New Standards for High-Speed Railcars Unveiled
The Federal Railroad Administration has issued these to set a uniform design for new passenger cars on the lines being constructed. They will meet all current safety requirements and future regulations for crash energy management.
DOT leaders on Aug. 31 announced the first federal technical standards for the manufacture of two-level, high-speed intercity passenger rail cars and said the standards will help U.S. manufacturers compete for that work.
"As part of the Obama administration's focus on maximizing manufacturing opportunities, these first-ever uniform standards will provide an unprecedented opportunity for manufacturers in the U.S., from rails to wheel bearings to final assembly, to build a strong, stable manufacturing base," Transportation Secretary Ray LaHood said.
Last month, LaHood announced 25 states had requested a total of more than $8.5 billion in High-Speed Intercity Passenger Rail grants, almost four times the $2.3 billion appropriated for those grants in fiscal year 2010. In 2009, the Federal Railroad Administration issued a high-speed rail safety strategy in which it said existing FRA track standards can accommodate train speeds as high as 200 mph but it was developing guidance for U.S. trains operating at up to 220 mph.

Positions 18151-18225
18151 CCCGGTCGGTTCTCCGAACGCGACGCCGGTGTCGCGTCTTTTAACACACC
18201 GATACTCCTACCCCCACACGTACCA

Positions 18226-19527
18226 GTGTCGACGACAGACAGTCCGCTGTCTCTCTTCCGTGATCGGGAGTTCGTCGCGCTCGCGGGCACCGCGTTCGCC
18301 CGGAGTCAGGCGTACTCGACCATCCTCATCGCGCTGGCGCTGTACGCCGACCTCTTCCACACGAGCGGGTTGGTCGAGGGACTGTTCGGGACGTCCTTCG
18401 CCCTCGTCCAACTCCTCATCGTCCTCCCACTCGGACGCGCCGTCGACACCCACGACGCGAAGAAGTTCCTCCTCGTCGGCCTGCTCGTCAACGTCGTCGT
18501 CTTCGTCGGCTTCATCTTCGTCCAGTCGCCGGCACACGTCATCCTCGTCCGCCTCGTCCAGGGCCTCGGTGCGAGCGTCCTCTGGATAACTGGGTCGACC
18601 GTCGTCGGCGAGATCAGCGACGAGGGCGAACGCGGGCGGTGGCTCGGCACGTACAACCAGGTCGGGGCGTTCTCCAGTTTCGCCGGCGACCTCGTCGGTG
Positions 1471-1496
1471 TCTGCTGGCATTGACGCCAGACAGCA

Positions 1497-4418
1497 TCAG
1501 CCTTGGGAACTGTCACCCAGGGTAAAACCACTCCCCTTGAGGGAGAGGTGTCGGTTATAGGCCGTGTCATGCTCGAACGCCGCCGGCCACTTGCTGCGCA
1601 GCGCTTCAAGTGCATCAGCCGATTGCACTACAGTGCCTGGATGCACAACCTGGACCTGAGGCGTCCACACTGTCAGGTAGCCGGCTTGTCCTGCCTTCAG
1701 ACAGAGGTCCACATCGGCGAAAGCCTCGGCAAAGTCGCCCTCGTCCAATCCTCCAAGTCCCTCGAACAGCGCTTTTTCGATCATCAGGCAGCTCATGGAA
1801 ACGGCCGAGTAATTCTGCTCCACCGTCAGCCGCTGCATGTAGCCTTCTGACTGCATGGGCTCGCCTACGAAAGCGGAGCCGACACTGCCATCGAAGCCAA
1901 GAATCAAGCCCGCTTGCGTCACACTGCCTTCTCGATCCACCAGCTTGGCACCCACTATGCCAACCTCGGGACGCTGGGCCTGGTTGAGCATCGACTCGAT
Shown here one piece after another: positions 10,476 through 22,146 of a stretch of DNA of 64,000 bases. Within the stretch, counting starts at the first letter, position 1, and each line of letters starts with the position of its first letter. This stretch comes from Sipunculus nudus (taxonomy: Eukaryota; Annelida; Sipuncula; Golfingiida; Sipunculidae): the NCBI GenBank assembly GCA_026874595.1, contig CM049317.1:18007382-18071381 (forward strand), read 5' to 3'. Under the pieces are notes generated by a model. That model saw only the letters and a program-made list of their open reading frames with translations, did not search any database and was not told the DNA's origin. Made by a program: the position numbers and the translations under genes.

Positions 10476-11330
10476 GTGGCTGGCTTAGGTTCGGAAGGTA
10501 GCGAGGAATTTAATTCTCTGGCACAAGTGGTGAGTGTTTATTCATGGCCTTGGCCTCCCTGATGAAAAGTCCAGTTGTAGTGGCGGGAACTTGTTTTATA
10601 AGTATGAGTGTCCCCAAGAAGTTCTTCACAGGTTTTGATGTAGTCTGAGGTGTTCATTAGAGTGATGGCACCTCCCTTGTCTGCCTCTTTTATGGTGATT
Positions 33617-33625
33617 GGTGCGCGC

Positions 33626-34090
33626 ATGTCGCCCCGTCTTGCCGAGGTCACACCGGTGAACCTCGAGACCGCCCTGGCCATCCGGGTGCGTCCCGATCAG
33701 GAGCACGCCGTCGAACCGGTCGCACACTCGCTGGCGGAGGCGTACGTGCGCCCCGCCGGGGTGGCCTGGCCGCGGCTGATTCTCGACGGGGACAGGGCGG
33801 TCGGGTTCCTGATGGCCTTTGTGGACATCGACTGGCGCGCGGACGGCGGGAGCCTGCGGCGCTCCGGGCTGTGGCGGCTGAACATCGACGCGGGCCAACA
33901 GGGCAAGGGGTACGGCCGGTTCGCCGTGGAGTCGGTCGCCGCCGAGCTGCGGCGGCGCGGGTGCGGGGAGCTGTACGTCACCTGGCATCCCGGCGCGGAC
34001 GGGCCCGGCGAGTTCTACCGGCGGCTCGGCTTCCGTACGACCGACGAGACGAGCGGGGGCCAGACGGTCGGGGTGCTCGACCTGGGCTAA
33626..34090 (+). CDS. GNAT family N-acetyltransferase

Federal Railroad Administrator Joseph C. Szabo called the Aug. 31 announcement "a milestone in the history of rail transportation. These standardized bi-level passenger rail cars will be able to operate nationwide and are compatible with existing equipment," he continued. "A common design also makes it easier to train maintenance personnel, stock parts, and perform repairs, which reduces costs."
Cars with this design (visit this site to see an overhead view of it) will meet all current safety requirements and future regulations for crash energy management. They can be used with today's passenger locomotive fleet, allow for entry and exit on both levels, and comply with the Americans with Disabilities Act. Standards for single-level passenger cars are expected to be adopted by the end of this year, according to DOT.